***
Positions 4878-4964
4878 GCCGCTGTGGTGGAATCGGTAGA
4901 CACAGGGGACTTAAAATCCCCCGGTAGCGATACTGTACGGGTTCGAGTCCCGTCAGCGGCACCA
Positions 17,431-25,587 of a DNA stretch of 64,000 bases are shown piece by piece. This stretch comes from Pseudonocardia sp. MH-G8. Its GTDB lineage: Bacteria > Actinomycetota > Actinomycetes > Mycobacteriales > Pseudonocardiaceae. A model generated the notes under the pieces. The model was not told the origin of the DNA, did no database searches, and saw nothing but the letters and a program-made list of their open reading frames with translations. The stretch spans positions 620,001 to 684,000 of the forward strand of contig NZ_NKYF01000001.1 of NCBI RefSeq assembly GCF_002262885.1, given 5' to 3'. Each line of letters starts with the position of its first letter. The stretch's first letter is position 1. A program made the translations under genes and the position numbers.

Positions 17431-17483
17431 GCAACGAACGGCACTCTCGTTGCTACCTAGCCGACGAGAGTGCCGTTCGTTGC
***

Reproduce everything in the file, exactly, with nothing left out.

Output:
Positions 4878-4964
4878 GCCGCTGTGGTGGAATCGGTAGA
4901 CACAGGGGACTTAAAATCCCCCGGTAGCGATACTGTACGGGTTCGAGTCCCGTCAGCGGCACCA
Positions 17,431-25,587 of a DNA stretch of 64,000 bases are shown piece by piece. This stretch comes from Pseudonocardia sp. MH-G8. Its GTDB lineage: Bacteria > Actinomycetota > Actinomycetes > Mycobacteriales > Pseudonocardiaceae. A model generated the notes under the pieces. The model was not told the origin of the DNA, did no database searches, and saw nothing but the letters and a program-made list of their open reading frames with translations. The stretch spans positions 620,001 to 684,000 of the forward strand of contig NZ_NKYF01000001.1 of NCBI RefSeq assembly GCF_002262885.1, given 5' to 3'. Each line of letters starts with the position of its first letter. The stretch's first letter is position 1. A program made the translations under genes and the position numbers.

Positions 17431-17483
17431 GCAACGAACGGCACTCTCGTTGCTACCTAGCCGACGAGAGTGCCGTTCGTTGC